How To Prevent Tech Fraud
Have you ever received a pesky pop-up message that won’t go away? Sadly, these pop-ups are the first attempts of your typical tech fraud scam. These messages can range from a variety of topics, but the most popular pop-up relates to your operating system such as Windows and your Microsoft account.
These pop-ups start with a warning message stating your Windows PC is corrupt or missing files followed with instructions for you to contact support and will provide a phone number for you to call.
With every tech fraud scam, there is a phone number and also a price. It’s important to know how to recognize a scam and how to avoid being a victim.
First, lets start with some basics:
Never call the toll-free phone number provided.
Find an IT company or a computer technician you can trust. If you receive a pop-up, take a picture of it and send it to your technician BEFORE you act.
NEVER click on the popup or on anything associated with the pop-up.
Shut down your computer. Close any open web browsers or programs from the task bar and power off your device. Wait for computer to completely shut down and then restart the device.
Call an authorized technician or take your computer to a computer store. Pop-ups are typically on an auto schedule. If it popped up yesterday, but you haven’t seen it today- chances are you will see it tomorrow.
About the scam
If you fall for the scam and call the number listed, you will contact a very polite person who may go into detail about their company, what they offer and how they can help. Typically they charge between $200 and $350 each time they remote in and/or monthly. They pitch you a lengthy story about what possibly could be wrong with your device. Then they ask for your permission to remote into your device and instruct you on how.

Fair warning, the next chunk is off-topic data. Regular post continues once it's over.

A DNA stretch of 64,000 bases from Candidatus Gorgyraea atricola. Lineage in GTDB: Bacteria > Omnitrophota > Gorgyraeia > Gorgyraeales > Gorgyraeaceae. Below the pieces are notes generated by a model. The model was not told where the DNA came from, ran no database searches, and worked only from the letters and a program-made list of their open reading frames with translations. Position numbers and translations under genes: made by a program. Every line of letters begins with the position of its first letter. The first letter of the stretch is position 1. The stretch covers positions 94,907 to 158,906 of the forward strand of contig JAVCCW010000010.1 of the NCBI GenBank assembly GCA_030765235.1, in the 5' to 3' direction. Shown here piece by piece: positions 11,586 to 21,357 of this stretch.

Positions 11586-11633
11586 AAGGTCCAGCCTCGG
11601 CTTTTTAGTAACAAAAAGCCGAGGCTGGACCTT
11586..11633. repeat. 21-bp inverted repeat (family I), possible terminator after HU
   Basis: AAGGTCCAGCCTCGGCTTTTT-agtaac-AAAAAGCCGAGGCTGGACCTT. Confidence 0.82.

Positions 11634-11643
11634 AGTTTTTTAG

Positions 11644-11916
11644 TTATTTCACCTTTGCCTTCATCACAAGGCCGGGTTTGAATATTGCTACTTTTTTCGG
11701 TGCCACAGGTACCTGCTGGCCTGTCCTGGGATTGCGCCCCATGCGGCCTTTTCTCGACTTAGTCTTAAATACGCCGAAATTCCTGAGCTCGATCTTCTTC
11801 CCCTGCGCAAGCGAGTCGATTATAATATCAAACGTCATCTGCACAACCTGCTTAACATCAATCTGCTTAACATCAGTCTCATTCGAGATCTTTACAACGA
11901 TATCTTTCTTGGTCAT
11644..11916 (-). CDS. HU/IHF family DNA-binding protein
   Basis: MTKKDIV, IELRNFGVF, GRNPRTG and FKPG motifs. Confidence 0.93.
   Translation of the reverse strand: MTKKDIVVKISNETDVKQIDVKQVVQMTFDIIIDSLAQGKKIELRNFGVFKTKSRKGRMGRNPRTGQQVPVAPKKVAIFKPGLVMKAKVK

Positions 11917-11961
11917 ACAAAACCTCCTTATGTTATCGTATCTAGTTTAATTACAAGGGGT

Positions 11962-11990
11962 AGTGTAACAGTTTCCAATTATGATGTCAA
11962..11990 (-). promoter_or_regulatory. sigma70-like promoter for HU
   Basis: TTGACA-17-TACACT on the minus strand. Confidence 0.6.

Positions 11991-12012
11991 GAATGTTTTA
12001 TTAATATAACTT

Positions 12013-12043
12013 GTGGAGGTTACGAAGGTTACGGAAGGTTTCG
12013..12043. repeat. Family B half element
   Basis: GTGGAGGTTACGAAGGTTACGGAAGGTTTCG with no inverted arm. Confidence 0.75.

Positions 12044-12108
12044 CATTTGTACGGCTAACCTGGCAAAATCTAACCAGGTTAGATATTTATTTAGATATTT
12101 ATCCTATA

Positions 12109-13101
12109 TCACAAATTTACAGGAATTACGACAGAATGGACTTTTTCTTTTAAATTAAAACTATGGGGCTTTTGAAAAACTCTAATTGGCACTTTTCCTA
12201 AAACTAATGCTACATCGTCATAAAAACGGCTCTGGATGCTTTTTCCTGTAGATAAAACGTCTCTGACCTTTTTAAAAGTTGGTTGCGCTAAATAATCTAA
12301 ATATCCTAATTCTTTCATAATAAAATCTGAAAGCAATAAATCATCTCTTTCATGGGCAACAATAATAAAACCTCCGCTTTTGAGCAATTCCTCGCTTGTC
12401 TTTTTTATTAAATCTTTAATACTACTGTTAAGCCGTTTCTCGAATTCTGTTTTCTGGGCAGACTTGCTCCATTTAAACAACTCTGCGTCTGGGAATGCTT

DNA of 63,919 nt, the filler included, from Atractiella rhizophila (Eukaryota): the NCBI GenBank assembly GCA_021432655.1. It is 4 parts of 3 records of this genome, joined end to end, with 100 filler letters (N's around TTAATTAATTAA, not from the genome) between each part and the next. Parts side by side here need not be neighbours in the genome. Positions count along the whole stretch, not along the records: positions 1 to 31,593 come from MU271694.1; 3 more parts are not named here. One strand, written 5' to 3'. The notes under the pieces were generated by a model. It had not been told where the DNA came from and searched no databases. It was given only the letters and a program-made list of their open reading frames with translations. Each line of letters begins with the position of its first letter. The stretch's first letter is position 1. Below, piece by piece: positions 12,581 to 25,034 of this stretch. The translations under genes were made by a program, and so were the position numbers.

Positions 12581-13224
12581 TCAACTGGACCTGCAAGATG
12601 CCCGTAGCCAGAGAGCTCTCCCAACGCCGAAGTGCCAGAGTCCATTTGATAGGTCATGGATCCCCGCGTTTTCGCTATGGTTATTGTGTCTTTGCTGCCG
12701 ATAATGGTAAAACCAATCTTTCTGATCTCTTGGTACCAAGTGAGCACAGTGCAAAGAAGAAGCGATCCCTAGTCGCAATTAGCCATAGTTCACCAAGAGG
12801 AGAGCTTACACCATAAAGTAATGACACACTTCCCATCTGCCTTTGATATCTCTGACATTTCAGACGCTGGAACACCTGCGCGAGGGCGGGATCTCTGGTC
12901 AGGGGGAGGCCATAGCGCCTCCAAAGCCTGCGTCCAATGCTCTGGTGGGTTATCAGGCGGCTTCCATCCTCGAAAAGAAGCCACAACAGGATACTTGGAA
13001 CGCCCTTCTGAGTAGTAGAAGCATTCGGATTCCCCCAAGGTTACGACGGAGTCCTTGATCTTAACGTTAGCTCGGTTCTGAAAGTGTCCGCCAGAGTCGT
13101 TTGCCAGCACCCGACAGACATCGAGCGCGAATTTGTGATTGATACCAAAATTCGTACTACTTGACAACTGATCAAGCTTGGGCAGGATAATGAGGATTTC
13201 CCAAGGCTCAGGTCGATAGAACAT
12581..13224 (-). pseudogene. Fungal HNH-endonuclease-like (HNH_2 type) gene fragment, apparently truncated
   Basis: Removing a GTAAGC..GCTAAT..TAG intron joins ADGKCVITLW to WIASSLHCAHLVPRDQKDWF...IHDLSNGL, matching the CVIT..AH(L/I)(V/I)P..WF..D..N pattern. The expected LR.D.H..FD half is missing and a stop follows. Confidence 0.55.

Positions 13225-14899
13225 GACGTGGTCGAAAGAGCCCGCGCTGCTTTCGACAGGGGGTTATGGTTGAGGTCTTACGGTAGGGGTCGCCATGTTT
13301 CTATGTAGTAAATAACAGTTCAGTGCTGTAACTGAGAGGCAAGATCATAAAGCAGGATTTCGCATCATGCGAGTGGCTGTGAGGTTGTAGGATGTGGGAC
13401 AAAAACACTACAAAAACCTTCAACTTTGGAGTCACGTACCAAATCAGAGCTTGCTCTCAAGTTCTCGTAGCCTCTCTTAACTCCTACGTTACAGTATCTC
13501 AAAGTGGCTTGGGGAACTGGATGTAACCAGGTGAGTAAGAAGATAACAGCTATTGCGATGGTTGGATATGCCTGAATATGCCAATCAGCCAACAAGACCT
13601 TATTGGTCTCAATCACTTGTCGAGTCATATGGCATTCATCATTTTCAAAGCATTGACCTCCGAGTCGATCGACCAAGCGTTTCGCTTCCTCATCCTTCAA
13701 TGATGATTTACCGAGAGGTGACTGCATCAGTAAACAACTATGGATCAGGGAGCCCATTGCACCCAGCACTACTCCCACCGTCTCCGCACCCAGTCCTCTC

Once they are in, they may show you all sorts of things that appear wrong. To someone who is not tech-savvy and doesn’t understand how computers operate, (i.e. why certain messages are in certain areas) this may appear to be problematic.
The scammer will then delete some things, maybe reset some things to look like he is working hard for your money all while uploading more pop-up messages in the background and never removing the first set of bugs that were originally installed by clicking on the pop-up and allowing him access to your device.
Your computer looks great. He leaves his number on your toolbar for you to call him if you have any more issues (I promise you, YOU WILL) and you go about your day. You continue to use your computer to pay bills online, check out your social media, read the news and more. And your scammer now has access to all of these as well.
A month later, that pesky pop-up shows up again. It may say the same thing, or it may say something different. Before you know it, you have paid several hundred dollars, if not thousands over a time period of several months and guess what-- YOU ARE STILL INFECTED!